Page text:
by Greggory Moore
10:30am | Councilmember Rae Gabelich has confirmed that Occupy Long Beach reached her Saturday with word of police plans to confiscate OLB property, that the city council had not been informed of any such plans, and that she took steps to intervene on OLB's behalf.
The Long Beach Police Department, meanwhile, has so far declined to comment on their original plans and whether those plans were altered, as well as on why police were more tolerant of OLB's civil disobedience Sunday than they had been previously.
Gabelich tells the Long Beach Post that when OLB acquainted her with their understanding of LBPD plans, "I reached out to [City Manager] Pat West and told him, 'This wasn't what we asked for you to do.' … [He] said, 'No, there's got to be a miscommunication there. That is not the instruction, and I will verify that with Chief McDonnell' … [and] that he would call me back if they were planning that. I never heard back from him, so I assumed [the police] were not going to do that."
According to OLB, at 4:00pm Sunday, the LBPD and the group came to an understanding that if OLB made an effort to eliminate some of what had been accumulated, police would not confiscate any property. OLB did as asked, and not only was no property confiscated, but police responded to OLB's gathering of roughly 80 persons with only six officers, who made no serious effort to clear Lincoln Park after 10:00pm, leaving the scene by 10:30pm with the park still heavily occupied.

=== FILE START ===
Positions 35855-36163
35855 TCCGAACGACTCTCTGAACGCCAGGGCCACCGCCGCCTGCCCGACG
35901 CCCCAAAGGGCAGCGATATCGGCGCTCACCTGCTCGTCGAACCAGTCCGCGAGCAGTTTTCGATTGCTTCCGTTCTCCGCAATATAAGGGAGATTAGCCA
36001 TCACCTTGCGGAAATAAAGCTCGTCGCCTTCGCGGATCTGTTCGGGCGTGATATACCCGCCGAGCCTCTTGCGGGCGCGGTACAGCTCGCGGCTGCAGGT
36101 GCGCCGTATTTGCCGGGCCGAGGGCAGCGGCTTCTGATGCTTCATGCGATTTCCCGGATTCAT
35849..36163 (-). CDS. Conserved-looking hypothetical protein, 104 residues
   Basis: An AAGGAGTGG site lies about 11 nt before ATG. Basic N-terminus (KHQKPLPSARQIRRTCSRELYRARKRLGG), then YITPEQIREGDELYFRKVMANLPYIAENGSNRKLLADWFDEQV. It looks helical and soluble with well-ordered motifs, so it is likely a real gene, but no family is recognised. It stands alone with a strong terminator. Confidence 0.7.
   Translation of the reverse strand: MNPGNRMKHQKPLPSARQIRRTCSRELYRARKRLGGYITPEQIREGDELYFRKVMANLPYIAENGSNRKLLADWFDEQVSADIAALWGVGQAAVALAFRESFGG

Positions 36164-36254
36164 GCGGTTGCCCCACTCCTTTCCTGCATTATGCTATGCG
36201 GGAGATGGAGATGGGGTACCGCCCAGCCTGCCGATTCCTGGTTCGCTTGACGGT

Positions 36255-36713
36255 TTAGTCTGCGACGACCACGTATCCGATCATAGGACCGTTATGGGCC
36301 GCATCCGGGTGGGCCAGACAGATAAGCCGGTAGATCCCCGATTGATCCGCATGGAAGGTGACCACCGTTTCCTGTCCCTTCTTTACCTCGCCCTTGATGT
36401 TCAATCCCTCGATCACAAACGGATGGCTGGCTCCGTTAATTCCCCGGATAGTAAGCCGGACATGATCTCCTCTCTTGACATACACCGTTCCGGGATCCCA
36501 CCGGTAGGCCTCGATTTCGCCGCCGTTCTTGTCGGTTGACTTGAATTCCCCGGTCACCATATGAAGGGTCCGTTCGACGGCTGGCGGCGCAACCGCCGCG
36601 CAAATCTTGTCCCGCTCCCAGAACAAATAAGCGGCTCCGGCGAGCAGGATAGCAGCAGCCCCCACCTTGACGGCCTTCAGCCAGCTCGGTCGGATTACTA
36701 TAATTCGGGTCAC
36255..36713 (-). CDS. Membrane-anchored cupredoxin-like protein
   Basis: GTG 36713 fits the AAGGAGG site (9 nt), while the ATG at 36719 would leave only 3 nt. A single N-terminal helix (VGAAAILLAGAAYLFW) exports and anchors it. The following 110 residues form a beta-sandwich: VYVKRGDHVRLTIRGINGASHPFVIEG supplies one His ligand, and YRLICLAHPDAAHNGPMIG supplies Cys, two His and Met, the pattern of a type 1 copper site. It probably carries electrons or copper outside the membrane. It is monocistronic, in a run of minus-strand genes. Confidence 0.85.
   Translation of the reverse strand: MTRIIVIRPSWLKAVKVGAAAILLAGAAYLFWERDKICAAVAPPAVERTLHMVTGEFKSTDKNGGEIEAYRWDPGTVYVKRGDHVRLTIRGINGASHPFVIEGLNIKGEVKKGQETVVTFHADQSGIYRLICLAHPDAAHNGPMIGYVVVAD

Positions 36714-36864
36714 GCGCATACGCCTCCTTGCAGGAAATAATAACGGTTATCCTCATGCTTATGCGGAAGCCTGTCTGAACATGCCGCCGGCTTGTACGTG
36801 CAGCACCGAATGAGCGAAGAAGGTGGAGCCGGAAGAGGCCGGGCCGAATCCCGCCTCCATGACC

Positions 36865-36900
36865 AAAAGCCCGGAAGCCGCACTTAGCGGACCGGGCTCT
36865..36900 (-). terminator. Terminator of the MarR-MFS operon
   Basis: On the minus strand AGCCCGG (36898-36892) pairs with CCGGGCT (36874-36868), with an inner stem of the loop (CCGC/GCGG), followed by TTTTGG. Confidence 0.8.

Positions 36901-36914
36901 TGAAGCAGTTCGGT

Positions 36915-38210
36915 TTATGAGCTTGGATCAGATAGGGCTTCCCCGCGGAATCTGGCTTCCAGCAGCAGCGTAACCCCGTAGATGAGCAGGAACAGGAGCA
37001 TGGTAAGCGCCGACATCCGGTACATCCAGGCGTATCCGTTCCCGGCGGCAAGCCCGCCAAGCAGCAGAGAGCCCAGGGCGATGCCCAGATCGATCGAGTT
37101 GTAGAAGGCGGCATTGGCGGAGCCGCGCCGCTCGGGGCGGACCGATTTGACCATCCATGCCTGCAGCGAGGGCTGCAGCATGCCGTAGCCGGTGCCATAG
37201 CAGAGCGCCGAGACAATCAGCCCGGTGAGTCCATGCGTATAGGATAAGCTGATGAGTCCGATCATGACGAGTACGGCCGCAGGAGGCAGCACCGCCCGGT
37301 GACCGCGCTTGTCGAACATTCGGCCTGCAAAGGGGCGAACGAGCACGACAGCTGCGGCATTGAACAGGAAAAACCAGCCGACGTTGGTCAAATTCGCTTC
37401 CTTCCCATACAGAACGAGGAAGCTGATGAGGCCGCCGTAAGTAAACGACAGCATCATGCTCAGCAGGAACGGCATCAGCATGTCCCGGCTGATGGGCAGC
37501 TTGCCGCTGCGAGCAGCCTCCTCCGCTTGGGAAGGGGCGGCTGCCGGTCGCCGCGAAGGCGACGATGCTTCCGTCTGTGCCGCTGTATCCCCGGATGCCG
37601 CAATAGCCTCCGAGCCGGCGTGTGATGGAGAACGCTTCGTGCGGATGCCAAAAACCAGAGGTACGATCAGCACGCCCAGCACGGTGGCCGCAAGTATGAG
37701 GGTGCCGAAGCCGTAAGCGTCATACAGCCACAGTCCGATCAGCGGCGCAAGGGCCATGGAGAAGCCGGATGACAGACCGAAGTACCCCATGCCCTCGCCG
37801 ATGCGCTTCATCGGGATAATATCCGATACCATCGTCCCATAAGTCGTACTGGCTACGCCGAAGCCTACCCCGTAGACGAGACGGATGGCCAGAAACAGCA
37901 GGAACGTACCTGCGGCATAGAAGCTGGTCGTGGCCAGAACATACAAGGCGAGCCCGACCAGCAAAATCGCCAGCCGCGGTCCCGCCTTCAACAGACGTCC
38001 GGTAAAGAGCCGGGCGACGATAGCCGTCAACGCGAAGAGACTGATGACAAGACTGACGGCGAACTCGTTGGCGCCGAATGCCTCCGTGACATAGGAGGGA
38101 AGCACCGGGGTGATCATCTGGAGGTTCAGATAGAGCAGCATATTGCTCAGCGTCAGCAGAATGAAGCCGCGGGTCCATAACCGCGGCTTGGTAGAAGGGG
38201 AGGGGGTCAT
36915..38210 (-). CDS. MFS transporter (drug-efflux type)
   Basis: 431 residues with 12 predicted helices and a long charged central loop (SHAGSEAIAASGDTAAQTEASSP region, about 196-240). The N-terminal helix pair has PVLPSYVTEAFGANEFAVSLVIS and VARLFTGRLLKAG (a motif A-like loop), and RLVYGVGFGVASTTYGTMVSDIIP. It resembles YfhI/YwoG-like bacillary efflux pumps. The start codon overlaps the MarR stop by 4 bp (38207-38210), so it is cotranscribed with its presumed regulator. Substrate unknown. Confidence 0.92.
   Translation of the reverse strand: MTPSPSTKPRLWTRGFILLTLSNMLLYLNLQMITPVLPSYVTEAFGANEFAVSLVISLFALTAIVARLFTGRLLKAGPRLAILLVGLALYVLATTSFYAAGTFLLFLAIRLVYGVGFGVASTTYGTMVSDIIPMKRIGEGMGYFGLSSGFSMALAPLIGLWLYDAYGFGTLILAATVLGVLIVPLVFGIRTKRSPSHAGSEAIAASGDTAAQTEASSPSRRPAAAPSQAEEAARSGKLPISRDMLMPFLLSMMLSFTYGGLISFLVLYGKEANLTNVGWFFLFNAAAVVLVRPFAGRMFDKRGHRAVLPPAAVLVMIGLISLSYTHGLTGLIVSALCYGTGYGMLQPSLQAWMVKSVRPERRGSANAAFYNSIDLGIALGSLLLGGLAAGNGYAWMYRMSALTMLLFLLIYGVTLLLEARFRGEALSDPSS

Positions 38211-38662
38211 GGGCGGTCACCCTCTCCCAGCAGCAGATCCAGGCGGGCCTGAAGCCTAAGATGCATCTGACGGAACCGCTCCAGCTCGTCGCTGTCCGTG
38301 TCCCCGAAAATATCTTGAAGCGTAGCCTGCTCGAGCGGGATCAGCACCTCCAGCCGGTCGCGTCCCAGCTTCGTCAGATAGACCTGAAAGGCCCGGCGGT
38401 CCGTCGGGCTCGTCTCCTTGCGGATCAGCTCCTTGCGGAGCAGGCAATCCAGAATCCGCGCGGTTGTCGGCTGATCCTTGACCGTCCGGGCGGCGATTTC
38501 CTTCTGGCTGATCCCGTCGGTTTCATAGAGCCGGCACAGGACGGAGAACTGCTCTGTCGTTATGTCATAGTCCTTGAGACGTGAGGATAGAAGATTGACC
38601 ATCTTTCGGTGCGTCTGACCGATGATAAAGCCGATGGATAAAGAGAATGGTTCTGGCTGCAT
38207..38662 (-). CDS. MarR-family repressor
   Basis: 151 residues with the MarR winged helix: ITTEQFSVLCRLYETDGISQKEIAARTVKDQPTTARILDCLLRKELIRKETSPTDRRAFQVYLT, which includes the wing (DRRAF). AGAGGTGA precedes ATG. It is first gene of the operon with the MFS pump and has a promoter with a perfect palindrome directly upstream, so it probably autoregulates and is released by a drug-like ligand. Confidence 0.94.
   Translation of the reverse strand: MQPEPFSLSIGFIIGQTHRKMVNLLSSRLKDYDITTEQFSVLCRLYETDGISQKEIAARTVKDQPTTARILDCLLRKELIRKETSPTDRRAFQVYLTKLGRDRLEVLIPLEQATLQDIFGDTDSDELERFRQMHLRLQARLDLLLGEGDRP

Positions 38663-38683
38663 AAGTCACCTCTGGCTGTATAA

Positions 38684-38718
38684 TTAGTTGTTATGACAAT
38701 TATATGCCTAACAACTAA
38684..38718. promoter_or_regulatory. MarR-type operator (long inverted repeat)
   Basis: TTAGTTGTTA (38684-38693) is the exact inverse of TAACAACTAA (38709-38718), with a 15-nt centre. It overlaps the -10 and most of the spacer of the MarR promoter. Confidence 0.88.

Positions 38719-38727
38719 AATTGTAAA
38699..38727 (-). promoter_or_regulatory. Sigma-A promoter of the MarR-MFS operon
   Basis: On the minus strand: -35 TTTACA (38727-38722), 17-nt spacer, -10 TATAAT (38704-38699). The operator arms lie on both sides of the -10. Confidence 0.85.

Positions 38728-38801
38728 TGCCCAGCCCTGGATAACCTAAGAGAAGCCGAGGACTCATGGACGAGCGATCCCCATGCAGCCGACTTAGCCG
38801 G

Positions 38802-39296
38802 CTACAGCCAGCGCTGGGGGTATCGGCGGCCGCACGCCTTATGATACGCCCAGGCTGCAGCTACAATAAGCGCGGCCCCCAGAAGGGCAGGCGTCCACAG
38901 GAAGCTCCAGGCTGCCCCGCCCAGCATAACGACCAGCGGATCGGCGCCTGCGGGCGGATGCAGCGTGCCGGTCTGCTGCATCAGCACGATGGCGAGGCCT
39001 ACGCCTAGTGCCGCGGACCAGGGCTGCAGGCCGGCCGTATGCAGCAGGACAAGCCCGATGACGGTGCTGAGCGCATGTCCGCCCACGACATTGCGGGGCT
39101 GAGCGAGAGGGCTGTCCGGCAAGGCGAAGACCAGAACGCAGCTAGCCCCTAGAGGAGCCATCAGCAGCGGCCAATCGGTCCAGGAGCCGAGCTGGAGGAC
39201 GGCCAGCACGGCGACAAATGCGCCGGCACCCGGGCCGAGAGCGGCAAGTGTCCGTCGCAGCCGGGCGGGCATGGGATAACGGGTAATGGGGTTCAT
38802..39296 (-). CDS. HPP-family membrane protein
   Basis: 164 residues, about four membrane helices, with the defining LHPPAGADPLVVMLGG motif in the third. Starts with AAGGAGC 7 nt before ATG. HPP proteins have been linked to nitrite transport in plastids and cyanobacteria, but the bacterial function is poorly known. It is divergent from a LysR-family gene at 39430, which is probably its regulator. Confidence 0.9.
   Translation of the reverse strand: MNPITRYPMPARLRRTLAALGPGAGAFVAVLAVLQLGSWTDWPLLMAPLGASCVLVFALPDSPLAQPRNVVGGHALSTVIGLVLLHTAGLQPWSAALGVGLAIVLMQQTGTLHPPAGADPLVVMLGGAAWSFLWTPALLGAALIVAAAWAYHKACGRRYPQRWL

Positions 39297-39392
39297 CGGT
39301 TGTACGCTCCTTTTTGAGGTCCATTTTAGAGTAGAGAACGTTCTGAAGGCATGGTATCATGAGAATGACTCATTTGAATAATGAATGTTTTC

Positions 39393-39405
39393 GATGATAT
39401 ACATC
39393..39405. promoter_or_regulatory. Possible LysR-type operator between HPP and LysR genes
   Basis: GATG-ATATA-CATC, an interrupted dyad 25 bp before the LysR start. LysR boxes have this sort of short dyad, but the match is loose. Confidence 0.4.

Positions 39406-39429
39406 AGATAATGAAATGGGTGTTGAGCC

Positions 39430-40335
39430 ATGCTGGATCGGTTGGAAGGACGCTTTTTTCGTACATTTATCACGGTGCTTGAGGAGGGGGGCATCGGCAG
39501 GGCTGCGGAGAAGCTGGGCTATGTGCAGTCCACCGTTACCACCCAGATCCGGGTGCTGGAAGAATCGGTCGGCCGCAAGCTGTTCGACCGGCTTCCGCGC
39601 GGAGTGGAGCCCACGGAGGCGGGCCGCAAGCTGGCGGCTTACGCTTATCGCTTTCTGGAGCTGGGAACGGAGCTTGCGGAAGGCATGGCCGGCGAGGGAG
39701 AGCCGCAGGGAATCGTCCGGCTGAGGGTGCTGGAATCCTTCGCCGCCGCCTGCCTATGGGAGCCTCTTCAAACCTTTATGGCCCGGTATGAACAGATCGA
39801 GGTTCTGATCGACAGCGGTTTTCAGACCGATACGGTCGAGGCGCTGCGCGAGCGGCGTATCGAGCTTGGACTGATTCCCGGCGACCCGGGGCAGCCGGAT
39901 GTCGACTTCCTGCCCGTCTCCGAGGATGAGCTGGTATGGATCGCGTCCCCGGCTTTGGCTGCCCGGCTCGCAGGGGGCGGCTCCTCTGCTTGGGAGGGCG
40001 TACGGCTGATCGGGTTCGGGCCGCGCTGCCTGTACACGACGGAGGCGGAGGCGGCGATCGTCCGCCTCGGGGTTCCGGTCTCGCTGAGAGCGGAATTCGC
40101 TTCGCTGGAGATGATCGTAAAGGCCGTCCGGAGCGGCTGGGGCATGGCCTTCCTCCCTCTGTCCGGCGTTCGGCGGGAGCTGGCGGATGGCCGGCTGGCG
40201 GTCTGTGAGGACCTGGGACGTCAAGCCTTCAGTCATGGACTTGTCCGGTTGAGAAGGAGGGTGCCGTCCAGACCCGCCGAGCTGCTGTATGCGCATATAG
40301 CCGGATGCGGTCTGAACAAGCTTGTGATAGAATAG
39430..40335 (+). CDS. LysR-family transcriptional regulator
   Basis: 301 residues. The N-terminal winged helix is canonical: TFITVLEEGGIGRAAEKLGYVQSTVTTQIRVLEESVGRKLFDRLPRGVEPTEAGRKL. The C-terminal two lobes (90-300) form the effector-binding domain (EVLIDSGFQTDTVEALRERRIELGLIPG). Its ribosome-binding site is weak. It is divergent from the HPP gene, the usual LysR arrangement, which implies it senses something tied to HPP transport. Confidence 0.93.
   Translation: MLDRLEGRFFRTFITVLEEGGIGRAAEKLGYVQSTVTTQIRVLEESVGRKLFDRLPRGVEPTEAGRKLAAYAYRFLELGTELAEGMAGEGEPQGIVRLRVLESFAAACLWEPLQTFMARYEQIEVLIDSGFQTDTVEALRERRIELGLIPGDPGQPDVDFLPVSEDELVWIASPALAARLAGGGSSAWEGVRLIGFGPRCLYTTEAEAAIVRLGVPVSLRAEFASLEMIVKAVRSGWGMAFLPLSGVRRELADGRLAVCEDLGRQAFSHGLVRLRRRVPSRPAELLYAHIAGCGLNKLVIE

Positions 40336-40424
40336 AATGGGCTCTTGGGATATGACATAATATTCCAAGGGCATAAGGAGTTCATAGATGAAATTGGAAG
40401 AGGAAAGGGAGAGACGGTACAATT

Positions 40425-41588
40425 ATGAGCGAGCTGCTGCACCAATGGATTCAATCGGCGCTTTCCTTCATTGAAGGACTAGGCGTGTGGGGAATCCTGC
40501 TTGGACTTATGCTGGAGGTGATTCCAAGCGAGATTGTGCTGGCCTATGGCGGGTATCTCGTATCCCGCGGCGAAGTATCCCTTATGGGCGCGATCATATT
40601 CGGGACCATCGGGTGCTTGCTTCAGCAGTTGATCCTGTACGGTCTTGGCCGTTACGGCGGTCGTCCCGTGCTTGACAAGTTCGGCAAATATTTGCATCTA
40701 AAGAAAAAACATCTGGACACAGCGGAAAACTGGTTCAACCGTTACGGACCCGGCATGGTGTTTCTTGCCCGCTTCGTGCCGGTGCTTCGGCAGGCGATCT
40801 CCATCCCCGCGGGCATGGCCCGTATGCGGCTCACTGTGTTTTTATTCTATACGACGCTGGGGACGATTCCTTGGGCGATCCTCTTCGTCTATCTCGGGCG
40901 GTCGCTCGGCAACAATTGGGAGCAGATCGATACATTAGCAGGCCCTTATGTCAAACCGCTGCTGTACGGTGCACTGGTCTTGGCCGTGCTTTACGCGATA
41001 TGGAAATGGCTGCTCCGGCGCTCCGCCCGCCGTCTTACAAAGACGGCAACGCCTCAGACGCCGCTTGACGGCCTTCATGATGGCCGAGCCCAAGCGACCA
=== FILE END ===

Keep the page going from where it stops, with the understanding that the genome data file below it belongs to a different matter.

Gabelich has been consistent in her support for OLB -- it was her motion at the November 15 city council meeting that called for a report to council "on the practices of other cities to accommodate the Occupy protestors, and a discussion of options the City may consider to provide a free-speech zone or other means to address the issue" -- but she says a clean Occupation "to me is a big deal."
She notes, however, that while some other cities' Occupations have been unsanitary, her understanding is that this is a non-issue with OLB.
One thing Gabelich does not say is that Lincoln Park is necessarily the right place for our Occupation.
"I know they want to stay there, and that to them 'occupy' means to spend 24-hours-a-day there," she says. "Well, maybe in the end that isn't going to be what's possible. But they certainly need a place to gather. … I support what they're doing, and hopefully we can find a place for them to gather that gets their message out to the public. … The whole country is having this experience. And there are people that say they believe in the cause but don't understand the message (or lack of a message); or there are those that say they appreciate the cause, 'but not in my backyard.' I don't think we should be among the NIMBYs."
Noting that OLB has informed her that, despite the city council's explicit instructions, its members have not been consulted in the compilation of the above-mentioned report, Gabelich is not completely satisfied that to date the council's will is being carried out.
"'We gave you the mission to come back with some ideas, and you haven't even met with these people yet,'" Gabelich reports saying to West. "And he said they were working within the department first to come up with some ideas, they would be meeting with [OLB] this week, and [the council] should have what asked for by the end of the week. … He said the holiday had [interfered with the process], and I said, 'Wait a minute, Pat -- it's been two weeks.' So he knows that we're all looking at him, expecting … some kind of a solution. This week will tell the story."
West did not immediately reply to the Long Beach Post's request for comment.